Rather, the Democratic presidential candidate's white Ralph Lauren pantsuit sent the message.
Clinton has worn Ralph Lauren's designs often since kicking off her campaign. For example, she wore a cobalt blue Ralph Lauren suit for the campaign's opening rally last year in New York City.
But it's her choice of color — not designer — that's significant.
"The choice of a white suit for Wednesday's debate harkened back to the not-so-distant past, when suffragists wore white to promote their struggle to gain the right to vote," Booth Moore, a senior fashion editor for The Hollywood Reporter and Pret-a-Reporter, told ABC News moments after Clinton took to the debate stage at the University of Nevada.
Moore added, "It also serves as a reminder to voters, during a time when Trump has been under fire for lewd comments and accused by 10 women of inappropriate sexual behavior, that she is the women's candidate."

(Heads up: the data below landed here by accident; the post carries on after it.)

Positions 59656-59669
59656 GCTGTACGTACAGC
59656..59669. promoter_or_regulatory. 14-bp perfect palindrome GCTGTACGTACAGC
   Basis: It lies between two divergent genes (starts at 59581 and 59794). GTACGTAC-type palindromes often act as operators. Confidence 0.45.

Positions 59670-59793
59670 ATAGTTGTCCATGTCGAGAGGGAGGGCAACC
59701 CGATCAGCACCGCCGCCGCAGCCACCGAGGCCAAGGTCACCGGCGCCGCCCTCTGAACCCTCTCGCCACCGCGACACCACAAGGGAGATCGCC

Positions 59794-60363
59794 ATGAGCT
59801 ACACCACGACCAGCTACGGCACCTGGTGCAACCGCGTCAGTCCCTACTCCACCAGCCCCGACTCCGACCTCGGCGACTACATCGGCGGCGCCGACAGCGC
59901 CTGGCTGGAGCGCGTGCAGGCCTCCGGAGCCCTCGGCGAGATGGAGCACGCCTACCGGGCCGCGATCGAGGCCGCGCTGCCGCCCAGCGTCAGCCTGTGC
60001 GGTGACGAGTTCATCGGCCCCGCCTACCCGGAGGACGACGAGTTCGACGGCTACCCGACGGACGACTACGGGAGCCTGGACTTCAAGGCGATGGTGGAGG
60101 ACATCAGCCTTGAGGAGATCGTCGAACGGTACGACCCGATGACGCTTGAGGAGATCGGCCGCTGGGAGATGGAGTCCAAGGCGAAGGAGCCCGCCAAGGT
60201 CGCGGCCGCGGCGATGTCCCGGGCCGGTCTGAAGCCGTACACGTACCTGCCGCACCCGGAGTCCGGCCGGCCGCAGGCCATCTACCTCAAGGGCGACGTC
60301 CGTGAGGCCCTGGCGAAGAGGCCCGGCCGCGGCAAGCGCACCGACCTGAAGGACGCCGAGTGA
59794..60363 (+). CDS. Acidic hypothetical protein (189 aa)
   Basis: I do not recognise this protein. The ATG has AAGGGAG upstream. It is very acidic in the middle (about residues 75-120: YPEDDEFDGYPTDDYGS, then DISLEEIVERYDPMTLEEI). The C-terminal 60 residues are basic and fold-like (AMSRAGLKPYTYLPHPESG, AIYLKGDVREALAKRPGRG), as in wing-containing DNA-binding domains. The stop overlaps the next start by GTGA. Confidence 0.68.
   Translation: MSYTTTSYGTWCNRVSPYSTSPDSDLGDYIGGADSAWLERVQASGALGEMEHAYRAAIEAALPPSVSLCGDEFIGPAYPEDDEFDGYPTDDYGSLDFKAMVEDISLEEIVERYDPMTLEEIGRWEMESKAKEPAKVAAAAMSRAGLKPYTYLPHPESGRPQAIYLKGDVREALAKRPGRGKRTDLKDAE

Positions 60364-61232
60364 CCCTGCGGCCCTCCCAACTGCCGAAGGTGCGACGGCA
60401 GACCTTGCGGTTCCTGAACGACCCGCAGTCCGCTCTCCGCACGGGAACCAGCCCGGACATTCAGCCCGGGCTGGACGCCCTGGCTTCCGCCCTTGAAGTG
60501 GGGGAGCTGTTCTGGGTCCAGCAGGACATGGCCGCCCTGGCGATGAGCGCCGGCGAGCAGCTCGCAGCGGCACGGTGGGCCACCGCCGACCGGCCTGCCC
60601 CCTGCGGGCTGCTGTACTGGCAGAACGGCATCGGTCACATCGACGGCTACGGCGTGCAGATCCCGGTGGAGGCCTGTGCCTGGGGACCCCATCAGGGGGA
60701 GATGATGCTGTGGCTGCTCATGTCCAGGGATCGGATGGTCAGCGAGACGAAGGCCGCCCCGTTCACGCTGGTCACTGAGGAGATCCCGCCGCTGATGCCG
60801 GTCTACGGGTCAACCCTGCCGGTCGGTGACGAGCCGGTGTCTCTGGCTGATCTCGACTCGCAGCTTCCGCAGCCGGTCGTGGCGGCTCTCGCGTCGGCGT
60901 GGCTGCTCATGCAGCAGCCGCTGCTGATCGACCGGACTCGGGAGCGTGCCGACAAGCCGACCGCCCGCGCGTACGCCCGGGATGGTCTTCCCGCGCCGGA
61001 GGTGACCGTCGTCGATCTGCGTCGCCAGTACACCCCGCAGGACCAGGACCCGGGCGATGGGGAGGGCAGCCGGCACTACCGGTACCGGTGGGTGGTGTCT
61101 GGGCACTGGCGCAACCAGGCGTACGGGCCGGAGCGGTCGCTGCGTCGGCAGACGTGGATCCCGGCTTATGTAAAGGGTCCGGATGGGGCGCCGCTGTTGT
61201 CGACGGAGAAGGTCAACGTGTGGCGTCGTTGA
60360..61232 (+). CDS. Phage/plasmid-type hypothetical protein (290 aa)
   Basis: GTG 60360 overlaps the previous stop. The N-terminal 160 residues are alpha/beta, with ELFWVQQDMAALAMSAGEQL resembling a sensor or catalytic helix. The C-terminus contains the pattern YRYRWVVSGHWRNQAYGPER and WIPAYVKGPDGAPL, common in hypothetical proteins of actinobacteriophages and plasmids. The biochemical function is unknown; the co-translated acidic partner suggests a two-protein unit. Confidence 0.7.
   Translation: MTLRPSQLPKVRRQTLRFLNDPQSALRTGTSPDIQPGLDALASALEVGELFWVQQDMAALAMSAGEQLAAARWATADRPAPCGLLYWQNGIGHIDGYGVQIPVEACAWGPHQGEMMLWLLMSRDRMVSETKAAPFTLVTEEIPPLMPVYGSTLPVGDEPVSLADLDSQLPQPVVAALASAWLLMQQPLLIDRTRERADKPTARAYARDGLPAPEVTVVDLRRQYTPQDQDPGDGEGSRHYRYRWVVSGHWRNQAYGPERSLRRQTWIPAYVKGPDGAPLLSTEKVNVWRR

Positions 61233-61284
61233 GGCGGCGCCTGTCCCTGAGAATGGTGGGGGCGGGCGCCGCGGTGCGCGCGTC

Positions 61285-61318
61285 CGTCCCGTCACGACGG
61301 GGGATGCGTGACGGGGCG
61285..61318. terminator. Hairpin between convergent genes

There's even a connection between Clinton's wearing white and being a candidate.
Israel Waismel-Manor, a senior lecturer at the University of Haifa's school of political science, told ABC News, "'Candidate' comes from the Latin word 'candidatus,' which means 'white robed.' It signifies you are clean, have nothing to hide, pure. Trump is the opposite."
Trump's ensemble — a dark suit, white shirt and red tie — also sent a message, Moore said.
"The red tie is about the most traditional inside-the-Beltway GOP male power uniform you can get," she said. "Seems to be trying to show he belongs."
On a lighter note, many in the Twittersphere argued that Clinton channeled "Scandal" character Olivia Pope, played by actress Kerry Washington.